The healthcare reform law Congress passed last year tries to combat cross-subsidies, and it limits insurers' profit margins by tying them to the amount spent on medical care. That link, however, gives insurers a perverse incentive to grow their profits by inflating the amounts they pay doctors and hospitals. That's a good reason to give state regulators the power not just to review rates, as California law now provides, but to reject them when they're unreasonable. Here's another: As of 2014, the healthcare reform law will require all adult Americans to obtain health coverage. Regulators ought to have the power to stop insurers from gouging that captive market.

Posted by Judy Dugan, research director for Consumer Watchdog, a nonpartisan, nonprofit organization dedicated to providing an effective voice for taxpayers and consumers in an era when special interests dominate public discourse, government and politics. Visit us on Facebook and Twitter.

Vermont Goes for Real Deal in Health Reform: Single Payer

8:25 pm in Uncategorized by Consumer Watchdog

PhotobucketCan you hear Blue Cross screaming in the distance? Vermont is about to hit the road toward a real (if modified) single-payer health care–Medicare, but for everyone. Cut out the middlemen, save some money, cover more people.

In Washington, insurance companies are deploying their lobbying might to chip apart the gargantuan federal health reform–at least the parts that won't turn them a bigger profit. States governed by "kill all government" leaders are trying overturn the whole reform law in federal courts. But Vermont has turned its back on the catfight.

It won't be easy. Vermont has to persuade the federal government to hand over, in cash, the amount that it would otherwise cost to enable the privatized health reform passed by Congress last year. It still has to figure out how much single-payer will cost, how and how much its citizens and employers will pay and how the state will directly reimburse doctors and hospitals. (Large self-insured employers that choose to stay with private plan administrators may do so). But the state wll also shed a lot of expensive insurance baggage.

From a Kaiser Health Foundation report on the Vermont legislation:

Supporters of the change … point to statistics showing that health spending more than doubled in Vermont between 1992 and 2009. [Gov. Peter] Shumlin's office has estimated the state would save $500 million in the first year of a single-payer plan.

That would come from reduced insurance marketing and administrative costs. Hospitals and physicians also lose time and money in filling out claims information for every private health plan they bill.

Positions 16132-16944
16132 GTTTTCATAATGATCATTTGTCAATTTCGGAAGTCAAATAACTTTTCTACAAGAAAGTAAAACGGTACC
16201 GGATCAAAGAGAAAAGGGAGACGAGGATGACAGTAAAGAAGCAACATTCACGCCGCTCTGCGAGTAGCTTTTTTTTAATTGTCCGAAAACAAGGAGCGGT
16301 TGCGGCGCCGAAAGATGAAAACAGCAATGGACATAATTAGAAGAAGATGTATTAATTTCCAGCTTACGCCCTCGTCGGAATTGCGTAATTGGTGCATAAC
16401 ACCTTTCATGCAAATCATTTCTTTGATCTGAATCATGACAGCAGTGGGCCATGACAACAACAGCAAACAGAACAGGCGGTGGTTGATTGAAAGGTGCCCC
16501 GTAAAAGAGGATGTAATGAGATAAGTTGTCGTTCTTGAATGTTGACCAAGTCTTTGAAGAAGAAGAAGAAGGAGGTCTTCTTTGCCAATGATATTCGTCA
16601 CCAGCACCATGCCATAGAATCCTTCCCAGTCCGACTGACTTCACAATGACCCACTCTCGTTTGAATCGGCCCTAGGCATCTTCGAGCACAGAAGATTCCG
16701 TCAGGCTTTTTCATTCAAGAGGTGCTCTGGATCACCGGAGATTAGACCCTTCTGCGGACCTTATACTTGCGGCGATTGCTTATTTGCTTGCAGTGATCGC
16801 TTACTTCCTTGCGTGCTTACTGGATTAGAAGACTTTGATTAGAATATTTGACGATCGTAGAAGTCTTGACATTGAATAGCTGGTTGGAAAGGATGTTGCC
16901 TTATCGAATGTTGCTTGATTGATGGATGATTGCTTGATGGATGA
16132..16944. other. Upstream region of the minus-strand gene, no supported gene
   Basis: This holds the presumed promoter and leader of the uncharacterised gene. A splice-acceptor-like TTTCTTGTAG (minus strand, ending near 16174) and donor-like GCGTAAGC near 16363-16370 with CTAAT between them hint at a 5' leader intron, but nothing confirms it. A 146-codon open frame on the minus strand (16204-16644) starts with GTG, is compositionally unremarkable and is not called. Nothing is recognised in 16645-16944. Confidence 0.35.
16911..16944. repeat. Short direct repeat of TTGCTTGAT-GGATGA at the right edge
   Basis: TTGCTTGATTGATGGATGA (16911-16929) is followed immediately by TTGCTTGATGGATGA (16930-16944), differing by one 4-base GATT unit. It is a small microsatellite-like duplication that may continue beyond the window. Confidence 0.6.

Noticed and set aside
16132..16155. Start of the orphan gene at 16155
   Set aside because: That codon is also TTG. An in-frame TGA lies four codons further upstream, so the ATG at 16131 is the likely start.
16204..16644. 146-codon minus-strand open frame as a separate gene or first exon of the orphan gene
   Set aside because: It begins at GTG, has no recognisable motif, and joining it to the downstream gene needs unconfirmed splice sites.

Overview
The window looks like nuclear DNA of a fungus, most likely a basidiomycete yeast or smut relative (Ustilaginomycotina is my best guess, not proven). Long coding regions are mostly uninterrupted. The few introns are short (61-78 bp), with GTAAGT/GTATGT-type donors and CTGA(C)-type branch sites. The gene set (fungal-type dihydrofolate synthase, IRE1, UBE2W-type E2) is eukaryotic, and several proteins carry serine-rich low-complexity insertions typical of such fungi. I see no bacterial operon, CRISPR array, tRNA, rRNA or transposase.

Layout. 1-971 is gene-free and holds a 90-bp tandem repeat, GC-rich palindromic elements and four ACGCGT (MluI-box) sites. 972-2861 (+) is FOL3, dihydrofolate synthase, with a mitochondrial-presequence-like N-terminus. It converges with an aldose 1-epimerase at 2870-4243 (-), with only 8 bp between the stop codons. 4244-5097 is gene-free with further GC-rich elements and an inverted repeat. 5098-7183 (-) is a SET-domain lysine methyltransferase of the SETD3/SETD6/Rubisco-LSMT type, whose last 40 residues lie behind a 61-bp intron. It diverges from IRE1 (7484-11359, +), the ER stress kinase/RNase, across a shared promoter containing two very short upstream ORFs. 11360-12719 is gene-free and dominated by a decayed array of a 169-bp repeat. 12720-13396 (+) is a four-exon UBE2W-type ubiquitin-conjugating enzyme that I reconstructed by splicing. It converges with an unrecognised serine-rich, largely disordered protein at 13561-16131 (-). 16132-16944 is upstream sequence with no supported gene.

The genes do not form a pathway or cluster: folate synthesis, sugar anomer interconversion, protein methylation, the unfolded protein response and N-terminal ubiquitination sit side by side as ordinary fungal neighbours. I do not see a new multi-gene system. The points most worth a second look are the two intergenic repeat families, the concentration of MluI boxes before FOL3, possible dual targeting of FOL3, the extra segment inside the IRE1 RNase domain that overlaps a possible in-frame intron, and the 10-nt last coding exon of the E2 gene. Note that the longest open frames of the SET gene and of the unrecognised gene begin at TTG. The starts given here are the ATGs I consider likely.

Not to mention all the hours billed by backroom administrators and lawyers to stop patients from getting care. And all the trees and electrons that will be saved when doctors' offices can quit spending as much time on paperwork as they do on patient care.

As Gov. Shumlin signs the single-payer legislation Thursday, insurance companies will be gearing up paint Shumlin as a mad socialist intent on letting government killy granny. But the state has a strong reformist record, and already stretches its Medicaid dollars to cover more of its population than other states.

A New York Times story on the physician who's credited with getting the single-payer ball rolling in Vermont also contains the anecdotes that should sustain the push to get it done:

Dr. Richter said she embraced the idea of a single-payer system as a young doctor in Buffalo, where many of her patients put off crucial treatments because they were uninsured. As a medical student, she saw a patient with a life-threatening heart infection caused by an infected tooth that had gone untreated because he lacked dental insurance.

“He was in the hospital for six weeks, and I was like, ‘This makes no sense,’ ” she said. …

Once, she presented [to the Vermont Legislature] a printout of all the insurance companies her small practice in Cambridge had billed over five years.

“It was like 190 pages long,” she said. “Here we were, this tiny rural clinic having to bill all these different addresses. And all of them have different rules and reimbursements; I mean, it’s ridiculous.”

While insurance companies tremble at the idea of even a small, green and civil state actually instituting a Medicare-for-all system, Vermont's concept is also taking hits from the left. Hard-nosed advocates for absolute single-payer, including Physicians for a National Health Program, call the plan "well short of the single-payer reform needed.” They object to letting the largest employers keep using private companies to administer benefits. That's about the best example I've ever seen of letting the perfect be the enemy of the (very) good.

Other states including Oregon would also like to take the federal money and try to do more with it at less cost than private insurance. Oregon Sen. Ron Wyden has introduced a bill to allow states to ask for waivers that would fund alternative systems now, rather than in 2017 when the existing federal law would free up money for state plans.